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Latino boom makes Orlando proving ground for Obama

Latino boom makes Orlando proving ground for Obama | Geography Education | Scoop.it
President Obama and Mitt Romney are set to make appearances beginning Thursday at a major gathering of Latino officials and activists...

 

A core component of the 2012 U.S. presidential elections will be the demographic profile of both the Republican and Democratic Parties’ power base. For most of American history, the African-American population was the largest minority second to the Caucasian minority. Since the 2000 census, the Latino population has overtaken the African-American population as the largest minority in the U.S.  How does this impact both parties?  What are the strategies of both parties to appeal from a diverse set of voters?   How does the immigration issue shape 'identity politics?'

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Don Brown Jr's comment, September 12, 2012 12:40 PM
Unlike African Americans there is much more differentiation within the Latino population which contains within itself many nationalities with competing priorities. Due to this wide variation of interest it will likely be much harder for either the Democrats or Republicans to gain the support of the entire group. Therefor this question may revolve around what kind of people or concerns will both parties use to gain the support of the majority ofdifferent interest groups within Americas Latino population for the 2012 election.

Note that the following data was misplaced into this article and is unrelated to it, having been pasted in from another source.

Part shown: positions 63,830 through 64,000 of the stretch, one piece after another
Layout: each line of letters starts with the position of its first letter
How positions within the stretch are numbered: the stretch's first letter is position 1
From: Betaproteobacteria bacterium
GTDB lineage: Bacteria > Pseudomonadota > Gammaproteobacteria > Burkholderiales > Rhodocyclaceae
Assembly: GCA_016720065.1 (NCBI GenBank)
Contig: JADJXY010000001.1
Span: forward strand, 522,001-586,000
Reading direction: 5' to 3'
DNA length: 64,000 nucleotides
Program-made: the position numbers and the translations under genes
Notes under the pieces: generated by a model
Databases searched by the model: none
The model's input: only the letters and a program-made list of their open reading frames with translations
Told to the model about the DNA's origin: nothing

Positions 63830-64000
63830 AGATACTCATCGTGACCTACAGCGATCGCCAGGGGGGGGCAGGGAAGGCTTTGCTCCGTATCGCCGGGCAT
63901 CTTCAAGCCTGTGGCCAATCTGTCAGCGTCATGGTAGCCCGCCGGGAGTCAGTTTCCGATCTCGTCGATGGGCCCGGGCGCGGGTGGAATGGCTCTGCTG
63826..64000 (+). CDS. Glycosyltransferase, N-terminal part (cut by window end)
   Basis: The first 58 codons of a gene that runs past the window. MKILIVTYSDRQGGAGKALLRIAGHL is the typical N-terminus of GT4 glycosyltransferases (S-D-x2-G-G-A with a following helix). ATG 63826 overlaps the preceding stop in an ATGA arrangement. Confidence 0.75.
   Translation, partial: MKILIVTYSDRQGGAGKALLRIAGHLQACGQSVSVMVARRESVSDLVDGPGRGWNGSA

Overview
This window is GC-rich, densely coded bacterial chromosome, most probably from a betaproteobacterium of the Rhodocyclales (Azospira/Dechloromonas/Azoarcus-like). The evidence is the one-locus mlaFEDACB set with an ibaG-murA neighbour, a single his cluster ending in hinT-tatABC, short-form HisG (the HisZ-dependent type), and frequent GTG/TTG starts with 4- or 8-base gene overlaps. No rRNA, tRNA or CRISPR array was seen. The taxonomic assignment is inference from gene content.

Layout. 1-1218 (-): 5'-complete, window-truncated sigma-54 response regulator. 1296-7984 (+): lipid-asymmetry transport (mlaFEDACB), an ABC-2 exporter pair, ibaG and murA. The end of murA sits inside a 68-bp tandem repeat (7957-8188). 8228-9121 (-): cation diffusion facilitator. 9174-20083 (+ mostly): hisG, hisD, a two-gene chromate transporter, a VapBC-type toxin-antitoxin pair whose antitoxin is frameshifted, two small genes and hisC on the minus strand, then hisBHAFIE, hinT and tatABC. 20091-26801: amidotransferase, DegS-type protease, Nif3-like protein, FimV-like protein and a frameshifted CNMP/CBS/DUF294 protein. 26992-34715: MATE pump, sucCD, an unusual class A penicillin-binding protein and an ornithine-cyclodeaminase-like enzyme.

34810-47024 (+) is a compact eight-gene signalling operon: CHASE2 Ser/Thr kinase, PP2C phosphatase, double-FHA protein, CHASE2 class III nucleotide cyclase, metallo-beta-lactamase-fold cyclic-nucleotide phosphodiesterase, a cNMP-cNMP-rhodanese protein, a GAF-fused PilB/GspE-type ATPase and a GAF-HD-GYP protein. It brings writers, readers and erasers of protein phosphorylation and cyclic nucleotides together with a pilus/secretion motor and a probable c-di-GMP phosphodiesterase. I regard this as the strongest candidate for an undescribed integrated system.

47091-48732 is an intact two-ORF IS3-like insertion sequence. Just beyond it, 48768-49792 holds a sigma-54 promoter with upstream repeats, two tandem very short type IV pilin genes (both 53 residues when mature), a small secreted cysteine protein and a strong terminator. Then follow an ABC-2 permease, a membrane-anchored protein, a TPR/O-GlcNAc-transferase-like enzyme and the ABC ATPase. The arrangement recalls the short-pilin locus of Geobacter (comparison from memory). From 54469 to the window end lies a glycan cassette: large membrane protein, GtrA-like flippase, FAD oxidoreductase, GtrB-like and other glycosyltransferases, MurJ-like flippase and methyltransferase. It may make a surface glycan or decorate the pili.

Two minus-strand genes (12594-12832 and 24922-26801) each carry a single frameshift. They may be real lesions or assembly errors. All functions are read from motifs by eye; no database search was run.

GIS student's comment, September 13, 2012 6:25 AM
The problem ahead for the republicans is that many of their views and opinions go against the ideas of many Latinos. According to the article Romney has many struggles with Latino community because his views are the opposite of what the majority of the Latino voters consider. On the opposite side Obama has a difficult road ahead as well. Does he focus his campaign more on the large minority or does he concentrate on the majority which could cause a shift in the minority. Regardless Florida has been a primary example of identity politics ever since the election 2008 where some areas were no longer considered battleground areas.
Nicholas Rose's comment, September 13, 2012 7:05 AM
Well, I would like to say is that the Hispanic minority is the majority of the Florida population including major cities like Orlando which is mentioned in the article and Miami. Historically, Florida was a Spanish colony which was led by Juan Ponce De Leon. Even though that Florida is usually a Republican state when it comes to voting but I think that it'll be more of a major impact for the Democratic party than the republican party because of the immigration issues that President Obama was paying attention to throughout his presidency so far.
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